Rancière’s (2006b) notion of democracy seems to be helpful and challenging in this sense. First of all, because he does consider the so-called ‘liberal democracy’ as an ‘oligarchic state’. This oligarchic state allows certain forms of democratic representation, but its fundamental conception is already not democratic. His notion of democracy tends to lead to anarchism, as the real democracy would come from the impetus of contestation praxis towards the ‘oligarchic state’. The real democracy, for him, only exists in the movements that contest the oligarchic state. For this reason, a social movement, as FMF, for instance, can only be contributing for democracy if it is challenging the political order. Real democracy, for Rancière, would be public demonstration that exposes ‘liberal democracy’ to its real face: a democratic order that is controlled by the ruling classes’ economic and political interest. Representative democracy – as mostly defended as the most appropriate means to achieve democracy, according to liberal political thought – is limited and in the end reproduces the social division that is at the heart of the capitalist society. It means that when we listen to critiques of the social movements for not being willing to articulate its political interests as real proposals to be digested by the representative democracy (parties, political associations, civil society, etc.), that is rightly when they are acting genuinely democratically: they are tearing apart the veil of the oligarchic state and exposing the lack of democracy in the political system.

Another landmark suggested by Rancière is the distinction between police and politics (2010). Police is every practice that ensures the reproduction of the established order, in his words, a specific ‘distribution of the sensitive’ (2006a). The state, conceived as oligarchic, operates to maintain, justify, protect and reproduce that dominant order. It means that the struggle around the state will be characterised as a struggle within the dominant framework, therefore, not emancipatory, or, in his words, not ‘politics’. The concept of politics, in turn, points to the emancipatory praxis that generates creative and contesting movements of change. It might only happen from outside the dominance of police, that is, the dominance of the established political order. Only real political activity (not party politics), in Rancière’s view, can effectively change society. All political (emancipatory) movements tend to be, at certain point co-opted or engulfed by police, by the ‘distribution of sensitive’, by the dominant order, and eventually lose their liberative glimpse. In fact, it is very difficult for a political movement to reach that point in which it is not regulated by the police. And that is obviously related to the fact that the rancièrean ‘police’ has all the social institutions as the media, schooling system, churches and all the other means that are at the service of the reproduction of the dominant order operating to create and reproduce a specific ‘distribution of the sensitive’.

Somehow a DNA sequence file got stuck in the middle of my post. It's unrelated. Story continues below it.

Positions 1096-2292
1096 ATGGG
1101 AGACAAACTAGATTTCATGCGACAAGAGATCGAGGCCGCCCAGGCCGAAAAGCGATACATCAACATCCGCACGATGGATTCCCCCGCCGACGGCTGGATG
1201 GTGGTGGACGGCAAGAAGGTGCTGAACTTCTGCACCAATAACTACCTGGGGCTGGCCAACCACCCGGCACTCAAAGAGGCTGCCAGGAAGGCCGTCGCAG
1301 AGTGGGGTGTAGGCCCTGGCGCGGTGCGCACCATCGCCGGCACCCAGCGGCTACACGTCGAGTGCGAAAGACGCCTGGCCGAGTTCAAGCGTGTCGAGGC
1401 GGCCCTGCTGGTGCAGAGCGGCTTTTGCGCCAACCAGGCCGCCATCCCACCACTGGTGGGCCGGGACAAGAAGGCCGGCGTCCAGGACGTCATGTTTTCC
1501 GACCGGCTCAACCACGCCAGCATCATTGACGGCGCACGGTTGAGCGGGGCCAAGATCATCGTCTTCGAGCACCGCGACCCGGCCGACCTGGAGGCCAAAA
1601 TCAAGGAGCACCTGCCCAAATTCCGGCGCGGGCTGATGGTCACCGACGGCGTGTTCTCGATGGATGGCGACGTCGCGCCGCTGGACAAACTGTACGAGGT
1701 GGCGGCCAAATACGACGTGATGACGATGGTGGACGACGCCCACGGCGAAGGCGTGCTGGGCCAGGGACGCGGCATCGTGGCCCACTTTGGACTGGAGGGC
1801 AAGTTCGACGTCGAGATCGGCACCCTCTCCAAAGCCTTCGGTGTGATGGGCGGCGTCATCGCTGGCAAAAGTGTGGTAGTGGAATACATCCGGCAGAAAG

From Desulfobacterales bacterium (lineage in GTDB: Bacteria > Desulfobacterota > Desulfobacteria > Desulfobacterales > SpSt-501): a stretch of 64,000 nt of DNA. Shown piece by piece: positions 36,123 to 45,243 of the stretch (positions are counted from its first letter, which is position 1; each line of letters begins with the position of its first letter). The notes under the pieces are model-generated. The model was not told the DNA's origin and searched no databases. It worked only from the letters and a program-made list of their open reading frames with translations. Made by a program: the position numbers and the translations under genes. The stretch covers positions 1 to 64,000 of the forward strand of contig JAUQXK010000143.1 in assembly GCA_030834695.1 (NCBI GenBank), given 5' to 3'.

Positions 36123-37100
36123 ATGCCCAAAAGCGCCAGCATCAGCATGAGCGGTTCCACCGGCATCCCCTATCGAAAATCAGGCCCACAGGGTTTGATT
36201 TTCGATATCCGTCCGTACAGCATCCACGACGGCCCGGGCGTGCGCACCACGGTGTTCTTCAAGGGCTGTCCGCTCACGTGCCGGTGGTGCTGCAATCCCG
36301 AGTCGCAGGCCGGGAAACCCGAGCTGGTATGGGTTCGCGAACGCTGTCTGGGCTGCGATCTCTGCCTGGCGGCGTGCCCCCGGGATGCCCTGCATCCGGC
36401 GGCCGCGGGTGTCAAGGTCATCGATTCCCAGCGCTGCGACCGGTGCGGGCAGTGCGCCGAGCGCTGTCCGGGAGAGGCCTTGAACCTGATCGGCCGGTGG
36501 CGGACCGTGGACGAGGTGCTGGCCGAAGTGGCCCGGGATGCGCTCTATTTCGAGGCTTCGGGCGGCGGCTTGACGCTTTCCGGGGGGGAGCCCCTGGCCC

Politics is rare and quick. It means that we have to be cautious in identifying a social movement as rancièrean ‘politics’. It has to be sincerely and critically considered to what extent that social movement is really building new ideas and praxes and how it is dealing with the ‘police’, which permanently tries to co-opt those refreshing movements to the established order, to political parties, to the political system and so on. We take that critical remark seriously in account when we look at the dynamics of FMF and see the limits of the permanent process of political co-option that happens in many facets of the movement. According to Rancière, instead of empowering the movement, this party political interference is censoring the rancièrean political dimension of it, turning FMF into another instance of the police.

Michael Neocosmos (2016), a South African scholar, helps to contextualise Rancière’s view to the South African context. He does it with special regards to social movements, identifying how the political dynamic in South Africa can be described as ‘expressive thinking’, which means – according to Rancière – police, under state’s surveillance politics, which will always express and reproduce the dominant order. Social movement that moves into the political realm of the state loses its emancipatory potentiality and reproduces ‘expressive thinking’. It means that the social movement, instead of renewing and refreshing the understanding of the society, becomes and settles for being a tool that expresses the dominant view of it. At the end, it cannot contribute to change the reality because it is an expression of the status quo. On the other hand, he does also discuss an ‘excessive thinking’, which exceeds the limits of the state and of police.